It would seem, readers, that I am lacking in imagination.
After all, I had sitting in draft form, some thoughts on public pension bailouts. Essentially, they went like this:
“Will states and localities with severely underfunded pensions start to call for federal bailouts due to the pandemic? No – or not directly. Instead, we’ll likely see disputes over the form that federal aid to states should take — should money be doled out purely in proportion to population? In proportion to the impact COVID-19 has had on their economies (would benefit states more when they clamp down tighter)? In proportion to their pre-COVID-19 spending (would benefit states which were already bigger spenders)? Sufficient to cover new budget holes (would create moral hazards by encouraging irresponsible spending)?
“Insofar as states such as Illinois are already spending more than they otherwise would, merely to cover their underfunded pensions, allocation of federal money in ways other than on a per capita basis would be an indirect form of bailout. After all, regular readers will recall that Illinois spends 25% of its revenue on pension contributions and to pay off pension obligation bonds. But a bailout of pension funds directly simply wouldn’t make sense, states with well-funded pension plans wouldn’t stand for it, and surely states with poorly-funded plans wouldn’t have the chutzpah to ask for it.”
But, again, I did not foresee what actually did happen.
As reported at the research group Wirepoints just today, Illinois Senate President Don Harmon (D-Chicago) has sent a letter to all members of the Illinois Congressional Delegation, seeking $41.6 billion in federal money for the state of Illinois, and among their requests are cash specifically for state and city pension funds.
The letter has a number of asks including:
- $15 billion in block grant funding, with no specified purpose;
- $6 billion to fund unemployment benefits;
- $1 billion in “public health grant dollars” for access to healthcare in underserved communities;
- Sufficient funds to increase the Federal Medical Assistance Percentage — that is, the percentage of Medicaid costs paid by the federal government — from its CARES Act-adjusted level of 56.34% to 65%;
- Unspecified levels of “hardship payments” for hospitals, nursing homes, and other healthcare facilities.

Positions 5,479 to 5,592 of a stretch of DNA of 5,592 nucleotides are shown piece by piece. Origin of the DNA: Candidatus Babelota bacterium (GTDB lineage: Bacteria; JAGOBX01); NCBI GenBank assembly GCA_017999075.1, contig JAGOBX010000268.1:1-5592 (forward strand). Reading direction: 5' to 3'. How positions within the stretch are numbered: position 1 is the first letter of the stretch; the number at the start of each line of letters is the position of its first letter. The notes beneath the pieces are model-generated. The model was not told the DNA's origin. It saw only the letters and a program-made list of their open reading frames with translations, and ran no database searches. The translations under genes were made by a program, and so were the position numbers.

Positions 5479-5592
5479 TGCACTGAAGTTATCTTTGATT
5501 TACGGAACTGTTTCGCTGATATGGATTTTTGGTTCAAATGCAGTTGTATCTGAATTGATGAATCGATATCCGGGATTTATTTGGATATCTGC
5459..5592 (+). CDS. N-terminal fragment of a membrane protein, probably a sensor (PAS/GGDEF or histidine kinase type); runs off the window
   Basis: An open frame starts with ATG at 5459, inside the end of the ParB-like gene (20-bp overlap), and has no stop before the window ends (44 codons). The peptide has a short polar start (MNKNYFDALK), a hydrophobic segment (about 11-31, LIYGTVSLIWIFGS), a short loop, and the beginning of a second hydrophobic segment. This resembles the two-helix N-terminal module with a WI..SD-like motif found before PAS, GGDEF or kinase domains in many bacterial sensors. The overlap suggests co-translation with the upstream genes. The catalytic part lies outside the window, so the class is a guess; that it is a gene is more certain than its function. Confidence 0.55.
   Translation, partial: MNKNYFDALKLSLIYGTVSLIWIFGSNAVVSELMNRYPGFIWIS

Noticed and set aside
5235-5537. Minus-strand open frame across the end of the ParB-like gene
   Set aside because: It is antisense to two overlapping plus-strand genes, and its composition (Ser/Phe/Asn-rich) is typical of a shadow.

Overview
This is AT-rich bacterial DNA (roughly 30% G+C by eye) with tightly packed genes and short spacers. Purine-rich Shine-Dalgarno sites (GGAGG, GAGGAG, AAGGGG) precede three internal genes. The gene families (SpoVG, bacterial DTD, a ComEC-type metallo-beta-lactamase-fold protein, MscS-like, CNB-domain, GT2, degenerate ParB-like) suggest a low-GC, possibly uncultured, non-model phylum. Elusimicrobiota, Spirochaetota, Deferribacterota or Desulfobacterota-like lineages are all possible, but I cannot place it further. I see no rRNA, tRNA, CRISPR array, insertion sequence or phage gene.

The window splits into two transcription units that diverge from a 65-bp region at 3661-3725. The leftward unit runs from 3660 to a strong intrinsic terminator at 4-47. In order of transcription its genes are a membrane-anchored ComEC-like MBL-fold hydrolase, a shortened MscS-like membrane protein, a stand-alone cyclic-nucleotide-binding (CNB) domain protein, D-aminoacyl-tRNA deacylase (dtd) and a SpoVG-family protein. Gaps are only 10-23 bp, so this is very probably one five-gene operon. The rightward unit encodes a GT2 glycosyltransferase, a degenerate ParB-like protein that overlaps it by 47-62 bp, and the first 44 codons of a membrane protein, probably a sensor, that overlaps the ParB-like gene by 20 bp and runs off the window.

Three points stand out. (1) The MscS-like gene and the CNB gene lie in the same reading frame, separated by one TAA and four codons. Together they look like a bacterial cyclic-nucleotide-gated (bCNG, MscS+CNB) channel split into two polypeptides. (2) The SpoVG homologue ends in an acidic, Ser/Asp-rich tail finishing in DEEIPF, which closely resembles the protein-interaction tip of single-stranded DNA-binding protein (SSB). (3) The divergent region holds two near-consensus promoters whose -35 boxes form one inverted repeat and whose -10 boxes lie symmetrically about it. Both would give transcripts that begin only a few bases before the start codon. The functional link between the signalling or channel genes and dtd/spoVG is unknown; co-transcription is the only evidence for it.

But in addition to these asks, the letter seeks $10 billion specifically for its pension funds:
“$10 billion in pension relief, directly for the state’s retirement systems: Illinois largest liabilities are its unfunded pension liability at $138 billion and other post-employment benefits liability at $54 billion. Illinois law has put the state on a path to fund the pension liability in a manner that is actuarially sound [note: that’s not actually correct in the first place], and the state has been following the payment plan set out in that law. In a normal year the size of those payments crowds out funding for services and programs. Clearly this will not be a normal year and that crowding out effect will be exacerbated by significant revenue losses. I would ask that the federal government: 1. Provide direct cash assistance to the pension systems; or 2. Offer a low interest federal loan to aid Illinois in our efforts to restore and maintain retirement security for public sector workers, many of which are on the frontlines of this pandemic battle.”
In addition, the letter asks for $9.6 billion in direct aid to municipalities, to be allocated on a per capita basis. What’s the money for?
“Municipalities are doing their part by enforcing stay-at-home orders and providing other needed services, but they anticipate unbearable revenue losses as a result of the crisis. Those losses will dramatically impact municipalities’ abilities to fund retirement systems for the police, firefighters and other first responders providing emergency services during this COVID-19 outbreak.”
And, again, pleas for money are not a surprise, given the news yesterday that the state’s revised budget forecast is for a drop in revenue of $2.2 billion in FY 2020 (ending June 30) and $4.6 billion in FY 2021. But $2.2 billion and $4.6 billion are a far cry from $41.6 billion.
And this is just Illinois. Will other states with poorly funded pensions follow suit?
As always, you’re invited to comment at JaneTheActuary.com!
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